'Special Report' Panel on Political Impact of Rev. Wright's Latest Comments

This is a rush transcript of "Special Report With Brit Hume" from April 28, 2008. This copy may not be in its final form and may be updated.


REV. JEREMIAH WRIGHT JR., TRINITY UNITED CHURCH OF CHRIST: This is an attack o n the black churches and not about Obama, McCain, Hillary, Bill, Chelsea. This is about the black church.

Whether he gets elected or not, I'm still going to have to be answerable to god November 5 and January 21. That's what I mean. I do what pastors do. He does what politicians do. I am not running for office. I am open to being vice president.


BRIT HUME, HOST: And so what did Barack Obama have to say about that? Well, for most of the day, nothing. And then late this afternoon, he said the following, among other things , "I have said before and I will repeat again, that some of the comments that Reverend Wright offend me, and I understand why they have offended the American people.

He does not speak for me. He does not speak for the campaign, and so he may make statements in the future that don't reflect my values or concerns."

Barack Obama did say, however, in the interview with Chris Wallace on "FOX News Sunday" that he recognized that this is a legitimate political issue.

Some thoughts on all this now from Fred Barnes, executive editor of The Weekly Standard, Mara Liasson, national political correspondent of National Public Radio, and Mort Kondracke, executive editor of Roll Call — FOX News contributors all.

So what about this? Is this more of the same? Does this move the ball? Does this make a difference in this race affecting Obama or not, Mort?

MORT KONDRACKE, EXECUTIVE EDITOR, ROLL CALL: Well, Obama cannot get a message through when every cable channel is running the full speech of Jeremiah Wright and the Q&A for two hours.

So it's clearly hurting him, at least temporarily, and it's going to continue to be an issue. It's going to be played all over the place, inevitably all over the campaign.

Just ask Jeremiah Wright himself — the idea that all this is an attack on the black church is utterly false. Juan Williams, our pal, is the author of a book on the black church, and he says that there isn't one in ten black churches that indulge in this kind of nationalism that Reverend Wright practices.

HUME: When I was covering the Jesse Jackson campaigned in 1988, he campaigned from the left and he did a lot of his speaking at black churches. And I went to those churches with him many times and I heard him speak, and he never said anything like this.

And I said that to him here the other day, and he said no, no, no, I'm not going to touch that.

MARA LIASSON, NATIONAL CORRESPONDENT, NATIONAL PUBLIC RADIO: Look, I thing this is not good. I don't think there was new facts or new statements, but he certainly stood by all the ones he made. He was asked by AIDS and he did the government invent it, and he said I think the government is capable of anything. And —

HUME: He didn't quite reaffirm that one in its full glory. But he didn't back off on 9/11.

LIASSON: He didn't back off on 9/11. And he also suggested — I don't think this is necessarily going to hurt Obama, but he suggested that Obama actually agrees with him but is only saying he doesn't to get elected. He says this is what he does, he does this for electability and because of polls whereas I as a pastor speak the truth.

I actually think the more he is out there, the harder Barack Obama will have to push back against him. I just think he is bad news for the campaign. And it is interesting what kind of animus he has for Obama, or just how much megalomania he has for himself.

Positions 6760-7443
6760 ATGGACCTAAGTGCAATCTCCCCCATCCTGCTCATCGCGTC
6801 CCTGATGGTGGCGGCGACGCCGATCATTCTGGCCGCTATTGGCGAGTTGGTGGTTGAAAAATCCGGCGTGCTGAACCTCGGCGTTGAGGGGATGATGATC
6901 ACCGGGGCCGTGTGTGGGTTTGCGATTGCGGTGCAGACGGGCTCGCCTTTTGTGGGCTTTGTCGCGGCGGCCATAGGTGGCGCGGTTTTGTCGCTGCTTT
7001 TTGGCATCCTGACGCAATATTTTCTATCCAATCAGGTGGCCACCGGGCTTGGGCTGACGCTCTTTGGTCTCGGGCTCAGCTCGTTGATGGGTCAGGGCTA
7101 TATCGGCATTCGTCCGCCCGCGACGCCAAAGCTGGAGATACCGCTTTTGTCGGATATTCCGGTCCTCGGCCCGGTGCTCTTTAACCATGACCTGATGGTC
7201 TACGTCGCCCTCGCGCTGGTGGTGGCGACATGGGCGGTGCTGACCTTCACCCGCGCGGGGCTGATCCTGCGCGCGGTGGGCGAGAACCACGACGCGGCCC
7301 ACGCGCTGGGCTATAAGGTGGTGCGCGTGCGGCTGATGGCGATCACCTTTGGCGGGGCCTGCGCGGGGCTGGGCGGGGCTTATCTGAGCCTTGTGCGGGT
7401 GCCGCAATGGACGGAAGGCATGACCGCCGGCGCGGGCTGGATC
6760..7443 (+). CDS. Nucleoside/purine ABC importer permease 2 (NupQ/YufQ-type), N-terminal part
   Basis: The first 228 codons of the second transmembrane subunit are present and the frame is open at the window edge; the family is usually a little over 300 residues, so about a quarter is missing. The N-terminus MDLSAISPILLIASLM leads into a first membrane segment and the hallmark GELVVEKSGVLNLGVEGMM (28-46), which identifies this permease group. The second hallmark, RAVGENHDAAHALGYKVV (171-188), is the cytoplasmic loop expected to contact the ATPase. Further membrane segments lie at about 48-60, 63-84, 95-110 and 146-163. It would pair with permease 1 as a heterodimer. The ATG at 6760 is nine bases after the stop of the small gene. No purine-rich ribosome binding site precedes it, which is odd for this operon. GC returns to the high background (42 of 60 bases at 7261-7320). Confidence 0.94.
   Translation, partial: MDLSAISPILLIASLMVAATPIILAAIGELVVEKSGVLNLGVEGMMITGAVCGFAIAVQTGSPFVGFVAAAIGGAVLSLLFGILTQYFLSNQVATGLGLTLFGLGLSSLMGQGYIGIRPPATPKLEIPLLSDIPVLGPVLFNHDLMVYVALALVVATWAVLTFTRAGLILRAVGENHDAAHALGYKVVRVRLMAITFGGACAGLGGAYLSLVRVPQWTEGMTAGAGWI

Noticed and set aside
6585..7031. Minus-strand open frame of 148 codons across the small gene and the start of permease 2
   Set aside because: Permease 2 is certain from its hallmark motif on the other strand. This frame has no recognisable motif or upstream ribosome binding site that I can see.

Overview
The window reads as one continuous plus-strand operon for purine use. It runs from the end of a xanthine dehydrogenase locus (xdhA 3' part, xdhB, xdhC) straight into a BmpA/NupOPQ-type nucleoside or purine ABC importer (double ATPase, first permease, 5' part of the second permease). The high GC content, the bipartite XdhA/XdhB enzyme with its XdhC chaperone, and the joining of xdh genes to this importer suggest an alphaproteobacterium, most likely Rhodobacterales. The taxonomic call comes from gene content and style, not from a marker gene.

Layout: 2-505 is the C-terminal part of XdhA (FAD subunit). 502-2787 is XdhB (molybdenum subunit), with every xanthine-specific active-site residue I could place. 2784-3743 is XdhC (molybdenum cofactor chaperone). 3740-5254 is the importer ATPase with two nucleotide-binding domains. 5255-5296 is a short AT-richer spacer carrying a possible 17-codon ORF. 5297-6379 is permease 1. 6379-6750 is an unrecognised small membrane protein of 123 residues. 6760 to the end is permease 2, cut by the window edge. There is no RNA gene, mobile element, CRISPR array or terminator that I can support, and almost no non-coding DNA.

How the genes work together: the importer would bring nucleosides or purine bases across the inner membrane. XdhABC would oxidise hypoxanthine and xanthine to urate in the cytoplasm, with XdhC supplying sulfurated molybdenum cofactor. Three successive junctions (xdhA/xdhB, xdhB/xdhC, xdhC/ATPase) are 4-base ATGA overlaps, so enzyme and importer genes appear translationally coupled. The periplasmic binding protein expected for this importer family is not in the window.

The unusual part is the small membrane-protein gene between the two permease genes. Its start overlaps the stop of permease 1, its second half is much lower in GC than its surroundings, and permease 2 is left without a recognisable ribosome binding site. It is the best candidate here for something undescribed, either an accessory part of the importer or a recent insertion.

HUME: My sense about this is that he doesn't see this through the prism of Barack Obama's political fortunes. He sees these controversies through the prism of his own fortunes.

LIASSON: Sure, and they are pretty good. He has a spotlight that he has never had before.

FRED BARNES, EXECUTIVE EDITOR, THE WEEKLY STANDARD: I agree with a couple of things that Mara said. One is that what Barack Obama has said so far is just simply not adequate. It is just what he said earlier when the whole issue of Reverend Wright came up, and that is, well, I disagree with a lot of things he said.

He never said which things he disagreed with, and his story changed about his approach to Wright. The last thing we heard is that if he hadn't retired I might have left the church, and so on.

And megalomania is clearly something that Reverend Wright has. I think he could care less about what happens to Obama. It is all about him, it's all about Reverend Wright.

But here is the thing that I think Obama has to deal with — clearly, Reverend Wright is a divider and a hater. And Obama says, of course, he is running as a uniter and someone who is certainly not a hater.

How in the world could he sit in those pews for 20 years listening to that hatred and racism and an anti-Americanism — and now we know from further sermons that have been obtained, which we've seen the full sermons, and snippets, it seems that the kind of statements that are so controversial are quite commonplace for Reverend Wright.

How could Obama sit there for 20 years and now — his still existing statement is "I could no more disown Reverend Wright than I could disown the black community"? I mean, I think that politically and morally is inadequate.

KONDRACKE: And he also had his children going to that church. And presumably, that is the line of that church and the attitude of that church, that he's carrying this stuff on to the next generation, having his kids influenced by that. And so how is that reconciling activity? It's not.

HUME: What about the attitude reflected by John McCain's comments? An ad that has been suggested though never actually run by the North Carolina Republican Party that uses this Wright controversy against local candidates down there and presumably against the Democrats in general.